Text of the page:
One of the great aspects about having a steady, lucrative side gig -- in the case of versatile bassist, singer and songwriter Rhonda Smith, nearly ten years playing with Prince -- is the freedom to create a solo project that happily defies any easy genre categorization. Of course, it's also nice to have Prince himself in the house, lending a promotional quote ("This is Rhonda...and she is funky!") and his crunchy lead and rhythm guitars to the old-school soul)-(\rock jam "Time." Smith says it all about the eclectic nature of her disc in the half-minute industrial vibing intro called "What Do They Think Music Is." She answers that in many ways throughout RS2, beginning with the adventurous, sensuous soul meets trippy electronica tune "To Get with You," and engaging in some biting commentary about an emotionally stunted lover on the sparse, percussive neo-soul-jazz piece "Lost Child." "Always" moves into progressive urban smooth jazz territory, with Smith focusing more on the melodic capabilities of her axe, accompanied by Ron James' soprano sax and some gently echoing background vocals. "Why Criticize" takes this same road, complementing its long intro with a brief dose of Smith's most beautiful vocals. There are also some percussive jazzy elements on the hypnotic closer "Ray of Light." Smith never stays in one place too long, however zipping next to the swampy, front porch blues declaring her love for "Country Music." "Sunshine" is like an avant-garde mishmash of gospel, electronica, jazz and world percussion -- bright as promised -- while "It's You" is a sweet but very conventional mid-tempo duet with gospel legend Fred Hammond. If there's a mainstream hit here, that's the one; it's not the most original tune in the bunch, but it's a safe entry point to Smith's intensely creative free-for-all world.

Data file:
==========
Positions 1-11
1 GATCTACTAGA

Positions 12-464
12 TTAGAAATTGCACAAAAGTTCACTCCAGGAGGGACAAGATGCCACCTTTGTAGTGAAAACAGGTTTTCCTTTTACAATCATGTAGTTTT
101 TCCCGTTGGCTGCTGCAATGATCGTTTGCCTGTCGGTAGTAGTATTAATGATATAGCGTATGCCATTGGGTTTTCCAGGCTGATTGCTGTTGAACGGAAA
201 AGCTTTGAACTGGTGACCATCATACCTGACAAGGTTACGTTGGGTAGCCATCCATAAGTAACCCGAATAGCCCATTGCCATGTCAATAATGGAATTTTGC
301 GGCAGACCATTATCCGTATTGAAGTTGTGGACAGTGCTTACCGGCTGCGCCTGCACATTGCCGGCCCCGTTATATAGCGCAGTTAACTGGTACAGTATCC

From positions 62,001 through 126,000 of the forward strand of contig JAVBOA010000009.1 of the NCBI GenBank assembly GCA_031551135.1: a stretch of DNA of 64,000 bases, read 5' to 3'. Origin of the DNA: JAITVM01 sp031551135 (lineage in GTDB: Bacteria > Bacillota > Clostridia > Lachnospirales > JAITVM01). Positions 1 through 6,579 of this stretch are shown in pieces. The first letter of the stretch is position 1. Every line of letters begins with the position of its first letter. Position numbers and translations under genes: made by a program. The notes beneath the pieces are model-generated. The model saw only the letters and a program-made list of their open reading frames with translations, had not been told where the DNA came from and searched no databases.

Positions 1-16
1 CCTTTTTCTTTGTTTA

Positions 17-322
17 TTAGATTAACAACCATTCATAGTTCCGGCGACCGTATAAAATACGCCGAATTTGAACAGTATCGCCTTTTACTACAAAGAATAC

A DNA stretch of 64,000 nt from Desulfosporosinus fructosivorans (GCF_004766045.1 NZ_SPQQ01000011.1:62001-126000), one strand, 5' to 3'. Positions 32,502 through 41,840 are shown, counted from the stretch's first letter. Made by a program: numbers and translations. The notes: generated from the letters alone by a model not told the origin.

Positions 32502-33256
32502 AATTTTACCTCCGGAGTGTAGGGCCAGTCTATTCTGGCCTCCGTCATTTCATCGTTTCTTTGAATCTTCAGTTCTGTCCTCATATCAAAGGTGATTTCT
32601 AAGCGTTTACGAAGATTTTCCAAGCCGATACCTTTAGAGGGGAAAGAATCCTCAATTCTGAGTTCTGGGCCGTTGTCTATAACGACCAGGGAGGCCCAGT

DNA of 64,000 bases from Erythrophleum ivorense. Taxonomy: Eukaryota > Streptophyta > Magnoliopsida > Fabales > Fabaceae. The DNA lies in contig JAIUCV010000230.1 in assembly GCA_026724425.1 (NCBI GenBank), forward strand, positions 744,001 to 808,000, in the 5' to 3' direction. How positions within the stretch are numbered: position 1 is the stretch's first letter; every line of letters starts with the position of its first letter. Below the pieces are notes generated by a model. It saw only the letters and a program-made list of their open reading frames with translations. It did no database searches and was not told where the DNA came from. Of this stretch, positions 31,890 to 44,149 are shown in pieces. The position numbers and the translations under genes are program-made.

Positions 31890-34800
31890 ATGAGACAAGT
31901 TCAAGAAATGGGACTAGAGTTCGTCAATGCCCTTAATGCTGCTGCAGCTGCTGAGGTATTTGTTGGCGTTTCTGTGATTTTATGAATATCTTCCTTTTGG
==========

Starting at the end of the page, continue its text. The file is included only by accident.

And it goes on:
Share this page
AllMusic Review by Jonathan Widran
feat: Ron James
feat: Fred Hammond